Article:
Ranking: Three out of five CBD gummies
$38 for an essential manicure with CBD; $75 for an essential pedicure with CBD
Mynd Spa & Salon; 5225 Wisconsin Ave. NW
CBD Massage at Vida Fitness Aura Spa
The CBD oil at Vida isn’t laced with anything, the masseuse tells me as she hands me a glass of mint water. No menthol, no essential oils, nothing. Just pure, 100 percent hemp, baby.
They use this sans-fillers CBD lotion because it’s the easiest way for a client to realize the helpfulness of CBD, she says, which she recommends for all kinds of ills. Headaches, sore limbs, torn muscles—you name it, you can CBD it.
In fact, the spa is so behind the CBD movement that later this year they plan to launch a CBD ritual. The treatment will incorporate cannabidiol in each step, starting with guests sipping CBD-laced chamomile tea before getting a CBD massage and a CBD facial.
But, for now, the only thing on their CBD menu is the massage, which, let me tell you, may list as one of the best experiences of my life (and I’m saying this as someone who once sat next to Jude Law at a play, okay?).
To be frank, this entry will be short because I don’t remember much about it. I blacked out immediately as soon as the masseuse closed the door to the treatment room. I’m not sure if I fell asleep or entered another dimension, but all I can say is that I woke up, it was over, and I really, really wished it wasn’t.
Now to be fair, any kind of massage is enough to send me into a vegetative-like state of zen (it’s my dream to one day make the kind of money that would pay for someone to walk around behind me and rub my shoulders at all times). But, at the risk of sounding like an infomercial, this treatment really works. The back pain and shoulder spasms I get from living in a cubicle felt so much better, and the undercurrent of anxiety constantly pulsing through my veins (again, shih tzu), was almost gone.
In my everyday life, I use CBD oil on my shoulders and back when they’re bothering me, but this will forever pale in comparison to having someone else (and a professional someone else, for that matter) do it for me.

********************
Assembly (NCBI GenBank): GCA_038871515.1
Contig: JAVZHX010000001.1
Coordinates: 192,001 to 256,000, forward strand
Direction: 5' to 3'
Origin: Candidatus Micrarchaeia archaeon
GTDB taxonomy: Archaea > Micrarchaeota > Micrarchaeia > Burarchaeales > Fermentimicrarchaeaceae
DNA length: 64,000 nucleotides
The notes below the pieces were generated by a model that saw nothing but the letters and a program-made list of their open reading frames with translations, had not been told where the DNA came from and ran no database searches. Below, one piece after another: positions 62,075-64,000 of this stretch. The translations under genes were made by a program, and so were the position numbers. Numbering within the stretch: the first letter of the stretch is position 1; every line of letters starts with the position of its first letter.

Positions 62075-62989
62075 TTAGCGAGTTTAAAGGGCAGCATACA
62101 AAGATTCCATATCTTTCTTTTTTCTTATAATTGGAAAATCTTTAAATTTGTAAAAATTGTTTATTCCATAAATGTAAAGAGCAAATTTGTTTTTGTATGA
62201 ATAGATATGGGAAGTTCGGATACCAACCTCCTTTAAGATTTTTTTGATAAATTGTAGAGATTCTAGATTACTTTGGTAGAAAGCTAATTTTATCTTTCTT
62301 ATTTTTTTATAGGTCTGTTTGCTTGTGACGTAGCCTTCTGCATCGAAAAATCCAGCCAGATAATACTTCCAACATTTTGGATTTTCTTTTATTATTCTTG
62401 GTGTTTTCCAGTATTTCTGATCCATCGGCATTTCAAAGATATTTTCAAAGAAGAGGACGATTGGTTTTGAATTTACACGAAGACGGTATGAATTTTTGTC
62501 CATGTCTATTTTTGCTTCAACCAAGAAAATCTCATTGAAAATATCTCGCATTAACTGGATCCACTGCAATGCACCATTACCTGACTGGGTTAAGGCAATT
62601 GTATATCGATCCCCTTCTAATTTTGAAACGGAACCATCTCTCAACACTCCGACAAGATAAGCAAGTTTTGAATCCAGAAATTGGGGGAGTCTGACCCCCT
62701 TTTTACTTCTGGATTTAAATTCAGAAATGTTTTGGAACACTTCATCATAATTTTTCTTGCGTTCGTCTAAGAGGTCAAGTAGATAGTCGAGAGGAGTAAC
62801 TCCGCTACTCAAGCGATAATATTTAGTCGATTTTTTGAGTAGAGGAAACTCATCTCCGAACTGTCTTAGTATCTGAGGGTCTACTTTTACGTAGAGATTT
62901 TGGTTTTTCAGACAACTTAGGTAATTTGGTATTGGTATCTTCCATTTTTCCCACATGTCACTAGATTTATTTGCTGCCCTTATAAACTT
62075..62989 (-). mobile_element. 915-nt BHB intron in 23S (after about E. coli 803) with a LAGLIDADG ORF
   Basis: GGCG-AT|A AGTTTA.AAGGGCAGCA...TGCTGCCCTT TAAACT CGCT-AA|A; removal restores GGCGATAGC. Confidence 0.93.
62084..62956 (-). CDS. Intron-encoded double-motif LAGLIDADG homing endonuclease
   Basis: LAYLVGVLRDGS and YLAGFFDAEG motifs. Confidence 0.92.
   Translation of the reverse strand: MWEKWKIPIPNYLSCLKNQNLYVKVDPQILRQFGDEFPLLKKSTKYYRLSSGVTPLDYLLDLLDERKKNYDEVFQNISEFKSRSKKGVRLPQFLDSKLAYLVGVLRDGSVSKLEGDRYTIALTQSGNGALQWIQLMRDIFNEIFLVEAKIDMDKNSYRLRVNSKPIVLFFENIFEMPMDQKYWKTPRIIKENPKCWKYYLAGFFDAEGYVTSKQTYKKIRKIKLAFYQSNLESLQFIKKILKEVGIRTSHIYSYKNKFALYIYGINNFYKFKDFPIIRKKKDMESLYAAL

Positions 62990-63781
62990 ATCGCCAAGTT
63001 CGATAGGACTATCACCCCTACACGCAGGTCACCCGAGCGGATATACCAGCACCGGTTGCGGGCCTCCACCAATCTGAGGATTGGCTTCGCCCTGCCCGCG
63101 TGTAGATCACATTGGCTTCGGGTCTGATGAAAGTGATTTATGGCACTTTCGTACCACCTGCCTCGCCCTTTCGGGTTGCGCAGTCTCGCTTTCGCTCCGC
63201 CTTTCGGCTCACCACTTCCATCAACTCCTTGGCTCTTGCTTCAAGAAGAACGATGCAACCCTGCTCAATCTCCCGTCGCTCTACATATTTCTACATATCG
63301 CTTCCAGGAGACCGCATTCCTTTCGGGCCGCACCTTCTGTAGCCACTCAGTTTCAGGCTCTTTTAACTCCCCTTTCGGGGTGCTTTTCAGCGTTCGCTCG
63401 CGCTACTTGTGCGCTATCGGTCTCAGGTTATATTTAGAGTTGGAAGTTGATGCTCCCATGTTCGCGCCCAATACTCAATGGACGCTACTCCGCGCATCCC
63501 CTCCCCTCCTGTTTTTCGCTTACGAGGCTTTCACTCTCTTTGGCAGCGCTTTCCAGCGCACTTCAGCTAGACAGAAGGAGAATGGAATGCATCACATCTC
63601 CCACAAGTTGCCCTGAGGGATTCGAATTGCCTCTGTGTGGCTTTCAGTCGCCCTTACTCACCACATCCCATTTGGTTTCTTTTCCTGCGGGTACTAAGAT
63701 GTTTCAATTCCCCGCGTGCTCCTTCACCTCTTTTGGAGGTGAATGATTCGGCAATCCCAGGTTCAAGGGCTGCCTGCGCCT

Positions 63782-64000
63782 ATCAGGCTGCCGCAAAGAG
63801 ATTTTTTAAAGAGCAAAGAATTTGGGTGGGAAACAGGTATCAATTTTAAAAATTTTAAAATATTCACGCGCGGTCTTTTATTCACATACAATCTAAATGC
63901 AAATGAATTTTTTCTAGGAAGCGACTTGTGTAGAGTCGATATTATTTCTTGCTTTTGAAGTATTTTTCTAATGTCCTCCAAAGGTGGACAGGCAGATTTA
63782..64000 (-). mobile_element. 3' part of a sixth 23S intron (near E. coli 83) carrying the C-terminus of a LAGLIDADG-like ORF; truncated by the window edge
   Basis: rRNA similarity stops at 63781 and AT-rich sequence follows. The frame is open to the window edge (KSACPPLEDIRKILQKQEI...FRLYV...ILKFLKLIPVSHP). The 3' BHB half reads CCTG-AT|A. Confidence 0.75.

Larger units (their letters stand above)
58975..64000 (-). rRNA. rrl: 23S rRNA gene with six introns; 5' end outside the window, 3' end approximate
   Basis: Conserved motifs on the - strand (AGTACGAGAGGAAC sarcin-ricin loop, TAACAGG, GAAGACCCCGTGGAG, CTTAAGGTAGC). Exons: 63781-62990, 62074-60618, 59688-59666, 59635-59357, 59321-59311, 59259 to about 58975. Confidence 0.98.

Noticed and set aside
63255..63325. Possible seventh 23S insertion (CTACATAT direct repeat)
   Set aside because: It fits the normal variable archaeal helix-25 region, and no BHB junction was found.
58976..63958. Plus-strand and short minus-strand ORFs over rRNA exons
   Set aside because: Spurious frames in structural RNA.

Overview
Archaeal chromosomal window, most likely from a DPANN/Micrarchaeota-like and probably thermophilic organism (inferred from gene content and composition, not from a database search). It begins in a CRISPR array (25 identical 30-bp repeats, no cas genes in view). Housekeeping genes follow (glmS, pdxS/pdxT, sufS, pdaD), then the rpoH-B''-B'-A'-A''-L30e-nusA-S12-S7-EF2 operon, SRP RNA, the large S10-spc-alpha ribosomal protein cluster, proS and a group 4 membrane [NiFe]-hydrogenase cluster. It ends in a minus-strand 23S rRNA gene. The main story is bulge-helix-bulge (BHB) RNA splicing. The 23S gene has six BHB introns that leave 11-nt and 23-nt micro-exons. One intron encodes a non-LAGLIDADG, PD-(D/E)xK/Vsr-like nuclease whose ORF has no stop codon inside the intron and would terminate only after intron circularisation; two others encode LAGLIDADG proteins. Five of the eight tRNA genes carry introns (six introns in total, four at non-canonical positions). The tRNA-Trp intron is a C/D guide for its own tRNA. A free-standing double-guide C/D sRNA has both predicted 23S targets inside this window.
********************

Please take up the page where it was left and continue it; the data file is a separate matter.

I felt, like, peaceful afterwards, which is a feeling I sadly do not frequently experience. In fact, I was so chilled out and dreamy that I had to stop and get a humongous cold brew on my way to work, just so everyone wouldn’t think I was blazed out of my mind (which, in some ways, I kind of was, minus the whole locked door-chicken nuggets thing).
Ranking: Five out of five CBD gummies
$45 to add to any massage
Aura Spa at Vida Fitness; locations vary
CBD Facial at the Tysons Corner Ritz-Carlon Spa
Like the CBD manicure, I was a bit confused as to how one could integrate CBD into a facial. Would there be some sort of CBD-infused steam component, like a mist-er at an amusement park, only with hemp? Or would the CBD be applied directly to my skin, and could that even be good for your face? Would my face even like CBD?
I flip-flop into the treatment room with my flute of champagne, my robe fluffy and light, my skin equal parts excited and scared. The aesthetician begins by cleaning, steaming, and exfoliating my face, examining my epidermis with the kind of huge light I imagine the government shines over the captured alien bodies at Area 51.
An aside: even if you don’t like facials, you should definitely go to this salon because, honestly, it’s the biggest pep talk of my life. The aesthetician keeps telling me what great skin I have (reader, my skin isn’t that great), and whispering “So beautiful, so beautiful” to herself as she putters around the room. She is so emphatic and effusive it would be weird if she wasn’t so sincere, and she basically brainwashes me into thinking I’m Gwyneth Paltrow. She’s not unlike one of the self-help leaders I’d imagine working on Oprah’s soulful cruise ship excursions, or perhaps a life coach with an uncanny interest in my pores.
This makes it all the more jarring when she reveals to me that I have broken capillaries under my eyes. I thought I was perfect?! I feel like I’ve let her down by exposing this harrowing detail of my body, this uncomfortable reminder of my humanity. But fear not, she assures me—I am still so beautiful, so beautiful. Plus, CBD helps with discoloration and blemishes, she says, and can be used to treat things like rosacea, broken capillaries, and, yes, just generally possessing a human body.
She then applies two CBD masks (one moisturizing, one not), followed by CBD serum and eye cream, which she massages into my face and chest to make sure the oil gets down into my pores.
I am deeply relaxed (which isn’t really a surprise, as I’m lying in a dark room, a glass of champagne deep, while a woman rubs oil derived from a cousin of marijuana into my pores). But, perhaps even better, I really think it works. I take a look in the mirror afterwards, examining my skin closely for any changes, and I have to say—I look like a freaking cherub, lounging youthfully and rosily on a tiny hempseed plant, as light and fluffy as an otherworldly cloud.
She was right, after all. I am perfect.
Ranking: Four out of five CBD gummies
$205 for CBD facial
The Ritz-Carlton Tysons Corner; 1700 Tysons Boulevard, McLean